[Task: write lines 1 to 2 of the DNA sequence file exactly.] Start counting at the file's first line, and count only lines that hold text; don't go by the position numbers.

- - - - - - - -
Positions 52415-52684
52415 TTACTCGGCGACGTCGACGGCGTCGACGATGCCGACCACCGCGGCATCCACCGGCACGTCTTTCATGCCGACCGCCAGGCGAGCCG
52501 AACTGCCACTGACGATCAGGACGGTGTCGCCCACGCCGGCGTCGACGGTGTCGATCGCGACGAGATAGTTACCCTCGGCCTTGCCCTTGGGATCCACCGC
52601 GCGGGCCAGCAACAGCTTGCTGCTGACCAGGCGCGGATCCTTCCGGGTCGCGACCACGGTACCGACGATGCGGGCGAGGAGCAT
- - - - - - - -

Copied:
Positions 52415-52684
52415 TTACTCGGCGACGTCGACGGCGTCGACGATGCCGACCACCGCGGCATCCACCGGCACGTCTTTCATGCCGACCGCCAGGCGAGCCG